Please use this identifier to cite or link to this item: http://dx.doi.org/10.14279/depositonce-14786
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dc.contributor.authorSuwala, Lech-
dc.contributor.authorKitzmann, Robert-
dc.contributor.authorKulke, Elmar-
dc.date.accessioned2021-12-28T08:54:02Z-
dc.date.available2021-12-28T08:54:02Z-
dc.date.issued2021-09-23-
dc.identifier.urihttps://depositonce.tu-berlin.de/handle/11303/16012-
dc.identifier.urihttp://dx.doi.org/10.14279/depositonce-14786-
dc.description.abstractDespite being the third largest industrial agglomeration in the world before World War II, Berlin was faced with an economic void after the partition and reunification of the city with many abandoned and alienated commercial and industrial spaces in a compact urban fabric. What has happened with this commercial and industrial heritage over the last 30 years? The main rationale behind this article is to show how Berlin planned and developed some of these spaces through the Zukunftsorte strategy by preserving its historical sites and modernizing its commercial and industrial base. As part of this undertaking, the article combines insights from urban planning and regional innovation studies. Methodologically, a two-step approach is applied: First, the article conducts an analysis of fundamental planning frameworks and technology/innovation policy trajectories with regard to commercial and industrial spaces; second, a multiple-case study analysis of selected Zukunftsorte (Adlershof, Marzahn, Schoneberg, Siemensstadt) is carried out to test whether and to what extent those spaces are supported by planning frameworks and exhibit components of what we coined territorial ecosystem models. The data compiled stems from 15 years of work engaging in various planning and policy steering committees, individual or joint research projects, personal interviews with relevant stakeholders, and regular field observations. The findings suggest that Berlin's strategies towards commercial and industrial spaces need to integrate highly contextual approaches since size, progress, operation, means, and timelines of Zukunftsorte vary substantially. Whereas Adlershof is a well-functioning network of business, academia, planners, and policymakers with preliminary attempts to embed those stakeholders in residential neighborhoods and the European Energy Forum in Schoneberg-which can be described as a miniature living lab of Adlershof-the other investigated Zukunftsorte do not yet deserve to carry this name.en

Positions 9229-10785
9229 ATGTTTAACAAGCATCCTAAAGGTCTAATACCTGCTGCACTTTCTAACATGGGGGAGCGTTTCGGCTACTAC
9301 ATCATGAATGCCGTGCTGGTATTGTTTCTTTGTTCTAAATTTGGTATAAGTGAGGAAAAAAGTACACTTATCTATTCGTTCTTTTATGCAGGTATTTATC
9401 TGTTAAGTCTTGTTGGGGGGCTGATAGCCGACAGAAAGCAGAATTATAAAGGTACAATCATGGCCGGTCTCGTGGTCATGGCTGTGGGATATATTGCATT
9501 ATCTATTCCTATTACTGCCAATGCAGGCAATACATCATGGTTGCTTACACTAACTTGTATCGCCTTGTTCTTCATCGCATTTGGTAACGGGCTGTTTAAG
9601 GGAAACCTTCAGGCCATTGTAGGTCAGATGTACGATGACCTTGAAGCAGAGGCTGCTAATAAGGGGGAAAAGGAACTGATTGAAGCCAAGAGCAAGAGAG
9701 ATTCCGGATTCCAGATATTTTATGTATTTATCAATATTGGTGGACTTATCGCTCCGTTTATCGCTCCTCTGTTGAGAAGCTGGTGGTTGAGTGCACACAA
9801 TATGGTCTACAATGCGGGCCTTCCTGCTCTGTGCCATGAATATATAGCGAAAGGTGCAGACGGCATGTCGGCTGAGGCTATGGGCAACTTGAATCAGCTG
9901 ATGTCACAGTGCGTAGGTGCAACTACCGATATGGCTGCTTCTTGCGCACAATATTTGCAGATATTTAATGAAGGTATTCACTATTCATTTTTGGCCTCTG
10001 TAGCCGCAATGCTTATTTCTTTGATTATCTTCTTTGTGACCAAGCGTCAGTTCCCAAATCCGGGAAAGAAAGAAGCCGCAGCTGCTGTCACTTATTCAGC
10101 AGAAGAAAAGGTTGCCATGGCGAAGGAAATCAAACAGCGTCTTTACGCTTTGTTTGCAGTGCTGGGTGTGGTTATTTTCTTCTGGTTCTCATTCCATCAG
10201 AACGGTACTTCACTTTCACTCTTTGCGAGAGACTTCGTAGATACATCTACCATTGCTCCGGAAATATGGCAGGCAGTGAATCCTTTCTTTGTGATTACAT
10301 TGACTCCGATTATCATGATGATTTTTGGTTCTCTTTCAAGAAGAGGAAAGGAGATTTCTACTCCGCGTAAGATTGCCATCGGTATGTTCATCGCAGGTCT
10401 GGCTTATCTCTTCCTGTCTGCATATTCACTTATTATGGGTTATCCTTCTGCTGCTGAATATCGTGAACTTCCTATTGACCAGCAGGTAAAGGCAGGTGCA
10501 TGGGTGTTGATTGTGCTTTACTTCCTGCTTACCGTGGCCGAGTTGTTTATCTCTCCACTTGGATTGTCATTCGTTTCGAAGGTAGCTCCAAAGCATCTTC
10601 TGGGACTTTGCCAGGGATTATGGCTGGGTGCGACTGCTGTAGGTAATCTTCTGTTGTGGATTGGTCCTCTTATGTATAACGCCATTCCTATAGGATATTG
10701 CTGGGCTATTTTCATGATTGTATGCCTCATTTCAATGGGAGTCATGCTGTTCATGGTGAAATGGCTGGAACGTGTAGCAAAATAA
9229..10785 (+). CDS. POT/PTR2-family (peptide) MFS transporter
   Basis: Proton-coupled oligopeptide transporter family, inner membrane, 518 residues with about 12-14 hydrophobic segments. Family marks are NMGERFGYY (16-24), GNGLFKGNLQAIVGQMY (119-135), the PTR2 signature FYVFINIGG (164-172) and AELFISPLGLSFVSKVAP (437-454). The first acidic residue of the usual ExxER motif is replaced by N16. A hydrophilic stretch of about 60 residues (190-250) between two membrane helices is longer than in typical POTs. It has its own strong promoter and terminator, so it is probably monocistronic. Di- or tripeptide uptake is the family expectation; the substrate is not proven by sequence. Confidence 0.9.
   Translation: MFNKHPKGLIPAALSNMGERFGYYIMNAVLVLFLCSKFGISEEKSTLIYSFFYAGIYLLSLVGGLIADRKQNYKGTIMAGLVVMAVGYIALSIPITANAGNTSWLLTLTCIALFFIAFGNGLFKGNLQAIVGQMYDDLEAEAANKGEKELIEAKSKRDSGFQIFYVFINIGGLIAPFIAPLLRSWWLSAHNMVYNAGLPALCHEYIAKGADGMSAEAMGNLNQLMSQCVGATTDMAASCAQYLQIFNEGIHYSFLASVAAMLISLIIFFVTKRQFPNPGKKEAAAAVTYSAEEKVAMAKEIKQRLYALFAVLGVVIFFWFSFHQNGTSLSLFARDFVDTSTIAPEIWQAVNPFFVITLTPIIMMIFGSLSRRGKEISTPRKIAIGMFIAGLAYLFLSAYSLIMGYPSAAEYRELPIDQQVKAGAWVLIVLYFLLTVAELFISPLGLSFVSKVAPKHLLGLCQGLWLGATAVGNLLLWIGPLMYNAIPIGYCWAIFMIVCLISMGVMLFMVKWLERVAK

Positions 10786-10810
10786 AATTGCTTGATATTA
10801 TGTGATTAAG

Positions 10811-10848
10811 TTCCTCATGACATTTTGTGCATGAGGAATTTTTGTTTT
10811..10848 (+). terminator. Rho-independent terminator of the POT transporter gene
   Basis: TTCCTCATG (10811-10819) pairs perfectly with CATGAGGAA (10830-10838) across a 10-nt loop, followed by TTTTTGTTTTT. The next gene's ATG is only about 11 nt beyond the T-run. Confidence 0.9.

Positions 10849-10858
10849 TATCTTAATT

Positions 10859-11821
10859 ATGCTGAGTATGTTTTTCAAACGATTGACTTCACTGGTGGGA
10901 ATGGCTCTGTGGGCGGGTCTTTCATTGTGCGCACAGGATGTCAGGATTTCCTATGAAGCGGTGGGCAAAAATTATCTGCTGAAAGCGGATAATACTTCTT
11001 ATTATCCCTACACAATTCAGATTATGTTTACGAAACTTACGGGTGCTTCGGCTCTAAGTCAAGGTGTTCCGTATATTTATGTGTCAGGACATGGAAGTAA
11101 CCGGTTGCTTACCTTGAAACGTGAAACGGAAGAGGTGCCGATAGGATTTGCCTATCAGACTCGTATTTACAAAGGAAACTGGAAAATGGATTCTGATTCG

dc.language.isoenen
dc.rights.urihttps://creativecommons.org/licenses/by/4.0/en
dc.subject.ddc710 Städtebau, Raumplanung, Landschaftsgestaltungde
dc.subject.otherBerlinen
dc.subject.othercommercial and industrial planningen
dc.subject.othertechnology and innovation policiesen
dc.subject.otherterritorial ecosystem modelsen
dc.subject.otherterritorial innovation modelsen
dc.subject.otherZukunftsorte strategyen
dc.titleBerlin's Manifold Strategies Towards Commercial and Industrial Spaces: The Different Cases of Zukunftsorteen
dc.typeArticleen
tub.accessrights.dnbfreeen
tub.publisher.universityorinstitutionTechnische Universität Berlinen
dc.identifier.eissn2183-7635-
dc.type.versionpublishedVersionen
dcterms.bibliographicCitation.doi10.17645/up.v6i3.4239en
dcterms.bibliographicCitation.journaltitleUrban planningen
dcterms.bibliographicCitation.originalpublisherplaceLisbonen
dcterms.bibliographicCitation.volume6en
dcterms.bibliographicCitation.pageend430en
dcterms.bibliographicCitation.pagestart415en
dcterms.bibliographicCitation.originalpublishernameCogitatioen
dcterms.bibliographicCitation.issue3en
tub.affiliationFak. 6 Planen Bauen Umwelt » Inst. Stadt- und Regionalplanung » FG Stadt- und Regionalökonomiede
Appears in Collections:Technische Universität Berlin » Publications

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